Pope seeks to lay down moral guidelines for 21st-century advances

ROME - Pope John Paul II sought Tuesday to lay down moral guidelines for medical research in the 21st century, endorsing organ donation and adult stem cell study but condemning human cloning and embryo experiments.

John Paul's address to an international conference of 5,000 transplant specialists appeared to be an attempt to set moral limits on such life-and-death issues as organ transplants and related research.

John Paul won applause from the transplant experts when he encouraged organ donation, calling it an ''act of love.''

But if his stance against embryo research were followed, ''all these people with serious diseases would have no hope,'' said one supporter of the research, Dr. Robert Goldstein of the New York-based Juvenile Diabetes Foundation.

Underscoring how important he considered the issue, the 80-year-old pontiff left his summer retreat at Castel Gandolfo outside Rome to address the International Congress of the Transplantation Society.

But the address went beyond being a booster speech for organ donations.

John Paul spelled out the church's position on transplant-related matters, condemning the sale of organs, insisting on informed consent on both sides of the exchange and singling out the complete end of brain activity as an acceptable way to determine that death has occurred.

Calling organ donation ''a genuine act of love,'' he said, ''Accordingly, any procedure which tends to commercialize human organs or to consider them as items of exchange or trade must be considered morally unacceptable.''

The decision on who should be first in line to receive organs can be based only on medical factors, John Paul said - not on age, sex, race, religion, social standing, usefulness to society or any other standard.

He left the door open for cross-species transplants.

The pope's support for organ donation was likely to have an impact on his 1 billion-strong flock of Roman Catholics. Traditionally, many Catholics have been adverse to both organ transplants and cremation for reasons having to do with keeping the body intact for resurrection.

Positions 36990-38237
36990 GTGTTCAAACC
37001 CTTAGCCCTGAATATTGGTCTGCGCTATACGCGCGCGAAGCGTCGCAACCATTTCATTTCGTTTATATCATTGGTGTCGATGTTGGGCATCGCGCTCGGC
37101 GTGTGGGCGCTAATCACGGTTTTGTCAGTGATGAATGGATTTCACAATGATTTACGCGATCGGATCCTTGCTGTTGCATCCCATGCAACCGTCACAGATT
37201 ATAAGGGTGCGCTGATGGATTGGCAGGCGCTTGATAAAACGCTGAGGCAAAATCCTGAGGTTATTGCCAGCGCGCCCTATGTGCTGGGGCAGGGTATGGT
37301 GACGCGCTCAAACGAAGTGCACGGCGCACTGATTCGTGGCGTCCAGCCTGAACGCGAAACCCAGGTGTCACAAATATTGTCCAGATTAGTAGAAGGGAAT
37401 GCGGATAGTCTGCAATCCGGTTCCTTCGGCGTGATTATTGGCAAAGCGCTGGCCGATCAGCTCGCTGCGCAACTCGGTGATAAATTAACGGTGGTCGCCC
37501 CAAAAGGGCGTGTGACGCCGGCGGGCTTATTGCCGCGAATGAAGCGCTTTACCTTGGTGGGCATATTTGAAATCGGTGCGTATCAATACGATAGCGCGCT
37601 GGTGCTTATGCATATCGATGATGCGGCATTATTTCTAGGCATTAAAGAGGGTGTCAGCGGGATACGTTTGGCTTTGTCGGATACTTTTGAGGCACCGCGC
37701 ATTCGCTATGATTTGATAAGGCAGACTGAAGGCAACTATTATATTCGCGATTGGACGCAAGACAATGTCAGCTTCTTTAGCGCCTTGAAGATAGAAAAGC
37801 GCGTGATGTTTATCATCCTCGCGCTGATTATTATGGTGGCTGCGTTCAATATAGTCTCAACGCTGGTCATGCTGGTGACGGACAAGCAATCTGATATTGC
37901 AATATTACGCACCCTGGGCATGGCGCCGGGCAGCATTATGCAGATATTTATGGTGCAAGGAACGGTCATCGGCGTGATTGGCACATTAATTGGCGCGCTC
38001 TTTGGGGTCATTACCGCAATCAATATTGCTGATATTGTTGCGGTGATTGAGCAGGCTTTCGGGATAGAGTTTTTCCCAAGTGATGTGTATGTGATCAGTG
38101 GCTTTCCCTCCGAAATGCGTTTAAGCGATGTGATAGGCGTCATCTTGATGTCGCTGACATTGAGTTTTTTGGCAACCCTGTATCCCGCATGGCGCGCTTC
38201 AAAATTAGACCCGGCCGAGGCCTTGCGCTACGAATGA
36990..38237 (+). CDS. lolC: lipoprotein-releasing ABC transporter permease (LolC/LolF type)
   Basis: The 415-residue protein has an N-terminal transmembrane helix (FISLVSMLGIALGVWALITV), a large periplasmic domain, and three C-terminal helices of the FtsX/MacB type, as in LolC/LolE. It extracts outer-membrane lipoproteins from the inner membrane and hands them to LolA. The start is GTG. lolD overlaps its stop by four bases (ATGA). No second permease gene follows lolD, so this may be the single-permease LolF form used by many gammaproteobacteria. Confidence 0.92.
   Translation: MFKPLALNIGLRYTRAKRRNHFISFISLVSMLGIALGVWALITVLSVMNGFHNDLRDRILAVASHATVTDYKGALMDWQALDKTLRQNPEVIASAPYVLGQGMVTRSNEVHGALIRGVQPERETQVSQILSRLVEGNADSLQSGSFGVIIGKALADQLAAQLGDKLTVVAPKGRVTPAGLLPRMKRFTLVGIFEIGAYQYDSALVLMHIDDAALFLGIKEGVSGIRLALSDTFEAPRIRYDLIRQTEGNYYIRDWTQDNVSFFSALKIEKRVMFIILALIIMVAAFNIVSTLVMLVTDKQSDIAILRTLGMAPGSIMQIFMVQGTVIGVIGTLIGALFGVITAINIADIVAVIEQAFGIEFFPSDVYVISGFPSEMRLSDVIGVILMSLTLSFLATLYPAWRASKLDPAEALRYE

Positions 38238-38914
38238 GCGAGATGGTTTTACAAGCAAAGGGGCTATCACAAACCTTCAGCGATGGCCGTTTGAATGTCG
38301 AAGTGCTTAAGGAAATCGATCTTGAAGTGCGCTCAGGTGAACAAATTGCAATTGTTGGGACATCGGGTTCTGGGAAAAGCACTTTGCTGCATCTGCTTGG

John Paul also spoke out against cloning and related embryo research, a rapidly developing field in the four years since Dolly the lamb first struggled to its cloned hooves.

The pope renewed his opposition to both techniques just weeks after Britain moved toward allowing limited human cloning for research and the United States approving federal funding for research on human embryo stem cells.

The British and U.S. actions both grew out of scientific excitement about the promise of research on embryonic stem cells - parent cells that go on to form most types of cells and tissues.

Researchers hope the cells can some day be used to grow cells, tissues or whole organs - offering hope for scores of diseases from diabetes to Alzheimer's.

Experts say one of the most promising areas for the research is in Parkinson's - a neurological ailment of which the pope himself shows symptoms. The Vatican no longer denies he has it, although it has never confirmed it.

In the church's view, cloning is irreconcilable with its position that sex between married couples is the only acceptable way to create human life.

''Methods that fail to respect the dignity and value of the person must always be avoided,'' John Paul told the medical workers.

''I am thinking in particular of attempts at human cloning with a view to obtaining organs for transplants: These techniques, insofar as they involve the manipulation and destruction of human embryos, are not morally acceptable, even when their proposed goal is good in itself.''

John Paul ruled out use of embryonic cells as well, pointing scientists in the direction of adult stem cells as the acceptable route for research.

Adult stem cells already have been the object of research for up to 25 years now, with minimal results, said Goldstein, speaking by telephone from New York.

In all this time, ''there's no indication, none whatsoever, that adult stem cells have the same effect as embryonic,'' Goldstein said.

''For those people, where they have no other hope, this offers remarkable hope and promise,'' he said.

The British and U.S. moves have prompted the Italian government to consider a public referendum on whether Italy should follow their lead.

''All points of view merit appreciation and a calm and open discussion, without preconceptions or dogma,'' Italian Health Minister Umberto Veronesi said after the pontiff's speech.

One Italian scientist, Dr. Severino Antinori of Rome, says he needs only approval from a national bioethics committee - which includes religious representatives, including a Roman Catholic cardinal - to start working on a fertility treatment for humans.

In Italy, ''the religious groups are blocking it,'' Antinori said. ''That is very dangerous in the world.''


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